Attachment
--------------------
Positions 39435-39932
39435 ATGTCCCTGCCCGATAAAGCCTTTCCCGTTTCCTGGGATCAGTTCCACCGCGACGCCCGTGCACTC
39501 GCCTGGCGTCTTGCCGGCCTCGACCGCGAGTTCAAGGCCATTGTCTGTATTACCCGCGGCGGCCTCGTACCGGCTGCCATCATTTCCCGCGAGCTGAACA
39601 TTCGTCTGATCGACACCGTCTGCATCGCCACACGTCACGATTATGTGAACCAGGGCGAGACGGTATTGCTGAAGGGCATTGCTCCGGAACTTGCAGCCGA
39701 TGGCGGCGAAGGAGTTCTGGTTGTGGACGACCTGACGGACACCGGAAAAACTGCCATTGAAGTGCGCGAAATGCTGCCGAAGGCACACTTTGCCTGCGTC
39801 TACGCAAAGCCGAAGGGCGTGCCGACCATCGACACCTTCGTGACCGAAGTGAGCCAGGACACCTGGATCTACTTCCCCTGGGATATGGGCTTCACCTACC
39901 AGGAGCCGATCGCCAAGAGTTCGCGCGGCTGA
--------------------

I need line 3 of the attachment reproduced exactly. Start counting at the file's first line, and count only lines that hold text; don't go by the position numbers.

39501 GCCTGGCGTCTTGCCGGCCTCGACCGCGAGTTCAAGGCCATTGTCTGTATTACCCGCGGCGGCCTCGTACCGGCTGCCATCATTTCCCGCGAGCTGAACA